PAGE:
.One of the most interesting thing to me regarding electric guitar recording is proximity effect, or the phenomenon that occurs in directional microphones (cardioid, hypercardioid, figure 8, etc) whereby the low frequency content is boosted more and more as you get closer and closer to the source.
All of these microphones are ribbons, but they all have drastically different responses and characteristics. If you used something like an SM57, you'd get a very different sound. So what's the big deal? ALLOW ME TO DEMONSTRATE.
AUDIO FILES - GOOD MONITORING SYSTEM HIGHLY RECOMMENDED
The point is, EVERY MICROPHONE IS DIFFERENT. They all have different frequency response curves, and they also have different DYNAMIC RESPONSES. It's really impossible to measure their dynamic response other than a mic's sensitivity rating, max SPL, and understanding the mic's circuitry, but that's not an easily applicable set of data. In this instance, the SM57 sounds best (to me) right up against the grille. The Royer sounds best about 6" off the grille. So if you hear someone say "I LIKE TO MIC ELECTRIC GUITARS RIGHT UP ON THE GRILLE," or "TO GET THE BEST ELECTRIC GUITAR SOUND, PUT A MIC 1" FROM THE GRILLE CLOTH" or anything like this, you need to be aware of what microphone they are using. Everything will change drastically depending on the mic, the amp, and the mic position.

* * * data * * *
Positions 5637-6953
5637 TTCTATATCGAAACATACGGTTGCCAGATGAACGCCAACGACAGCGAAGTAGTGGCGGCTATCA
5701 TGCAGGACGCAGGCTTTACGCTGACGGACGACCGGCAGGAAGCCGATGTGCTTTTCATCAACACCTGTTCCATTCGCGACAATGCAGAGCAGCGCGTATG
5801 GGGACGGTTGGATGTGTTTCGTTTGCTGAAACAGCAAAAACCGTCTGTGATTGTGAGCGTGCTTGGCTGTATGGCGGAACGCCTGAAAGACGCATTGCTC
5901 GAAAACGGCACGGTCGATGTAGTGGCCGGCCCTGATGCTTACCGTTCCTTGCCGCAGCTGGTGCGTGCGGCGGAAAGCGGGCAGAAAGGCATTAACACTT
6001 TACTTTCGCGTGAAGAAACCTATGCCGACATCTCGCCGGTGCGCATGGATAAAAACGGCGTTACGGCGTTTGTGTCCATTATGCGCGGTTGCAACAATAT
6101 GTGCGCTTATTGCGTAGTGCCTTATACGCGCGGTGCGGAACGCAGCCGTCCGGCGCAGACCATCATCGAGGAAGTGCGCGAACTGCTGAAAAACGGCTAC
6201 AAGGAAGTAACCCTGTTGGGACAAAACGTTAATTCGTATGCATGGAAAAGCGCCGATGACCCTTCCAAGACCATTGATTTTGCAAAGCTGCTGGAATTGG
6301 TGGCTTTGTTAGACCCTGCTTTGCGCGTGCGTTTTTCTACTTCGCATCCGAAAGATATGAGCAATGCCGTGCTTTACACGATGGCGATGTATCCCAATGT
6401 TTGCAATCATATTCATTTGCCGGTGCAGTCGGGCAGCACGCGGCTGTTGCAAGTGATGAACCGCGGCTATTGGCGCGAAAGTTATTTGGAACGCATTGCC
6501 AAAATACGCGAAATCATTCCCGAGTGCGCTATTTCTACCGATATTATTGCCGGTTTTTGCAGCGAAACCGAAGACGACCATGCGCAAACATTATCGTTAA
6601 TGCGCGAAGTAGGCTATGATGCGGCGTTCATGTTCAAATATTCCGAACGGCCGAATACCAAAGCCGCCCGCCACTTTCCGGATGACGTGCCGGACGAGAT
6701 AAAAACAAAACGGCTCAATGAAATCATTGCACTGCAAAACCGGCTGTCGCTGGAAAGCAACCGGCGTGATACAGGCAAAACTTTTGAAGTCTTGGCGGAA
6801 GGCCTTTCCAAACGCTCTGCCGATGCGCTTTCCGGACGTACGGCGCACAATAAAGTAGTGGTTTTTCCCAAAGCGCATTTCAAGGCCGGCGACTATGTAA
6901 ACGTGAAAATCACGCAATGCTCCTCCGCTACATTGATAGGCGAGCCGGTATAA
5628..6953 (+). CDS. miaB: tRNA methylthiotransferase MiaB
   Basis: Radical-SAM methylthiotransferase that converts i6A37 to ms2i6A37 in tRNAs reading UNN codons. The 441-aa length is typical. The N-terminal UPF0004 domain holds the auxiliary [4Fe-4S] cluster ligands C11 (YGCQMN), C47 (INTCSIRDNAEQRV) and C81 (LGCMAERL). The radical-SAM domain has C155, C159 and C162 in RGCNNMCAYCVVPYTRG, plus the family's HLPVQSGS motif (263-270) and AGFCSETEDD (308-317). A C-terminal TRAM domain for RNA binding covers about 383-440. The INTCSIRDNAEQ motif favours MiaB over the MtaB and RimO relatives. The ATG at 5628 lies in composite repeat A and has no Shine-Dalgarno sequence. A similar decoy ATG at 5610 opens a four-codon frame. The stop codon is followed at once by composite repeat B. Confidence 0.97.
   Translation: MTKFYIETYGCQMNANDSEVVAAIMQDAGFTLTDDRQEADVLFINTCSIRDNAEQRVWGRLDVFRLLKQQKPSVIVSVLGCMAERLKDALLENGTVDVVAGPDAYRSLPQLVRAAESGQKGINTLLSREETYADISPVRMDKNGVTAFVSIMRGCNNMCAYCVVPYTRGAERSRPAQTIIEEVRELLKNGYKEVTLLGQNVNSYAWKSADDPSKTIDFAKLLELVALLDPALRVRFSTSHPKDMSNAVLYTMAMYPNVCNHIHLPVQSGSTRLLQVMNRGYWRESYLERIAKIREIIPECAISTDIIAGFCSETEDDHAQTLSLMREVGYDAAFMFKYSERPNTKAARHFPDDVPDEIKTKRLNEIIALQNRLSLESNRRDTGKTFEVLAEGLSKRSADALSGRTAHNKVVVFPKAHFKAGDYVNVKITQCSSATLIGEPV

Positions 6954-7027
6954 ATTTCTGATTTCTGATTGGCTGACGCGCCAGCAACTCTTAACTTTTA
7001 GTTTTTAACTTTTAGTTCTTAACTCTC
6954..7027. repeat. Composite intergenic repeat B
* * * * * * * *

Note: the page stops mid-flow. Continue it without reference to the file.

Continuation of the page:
This doesn't even BEGIN to scratch the surface - what guitar are you using? What pick / string gauge? What amp? What amp SETTINGS? What cab? This particular example was a Gibson SG with humbuckers into a 1985 Marshall JCM800 50-watter into a 412 cabinet with two Vintage 30s and Two Century Vintage speakers. We mic'ed up the V30s. All of these factors contribute. If you had a thinner sounding amp (like a Vox for example) into a 112 cabinet, the Royer might sound best right up on the grille. But in this instance, it didn't with the Marshall + 412.
After tweaking with the amp settings a little, moving the Royer around, and fine-tuning the sweet spot for lows / mids / highs, I was sitting with this tone, which I like very much! No EQ needed! No pedals needed! No fancy trickery or goofy plugins to mess with my tone. I'm happy!
You have to use your ears, adjust, and adapt to whatever gear you have, and try to get it to work for the sound you want.
Kendal Osborne is the Host of the Recording Lounge Podcast and the Owner / Head Engineer at The Closet Studios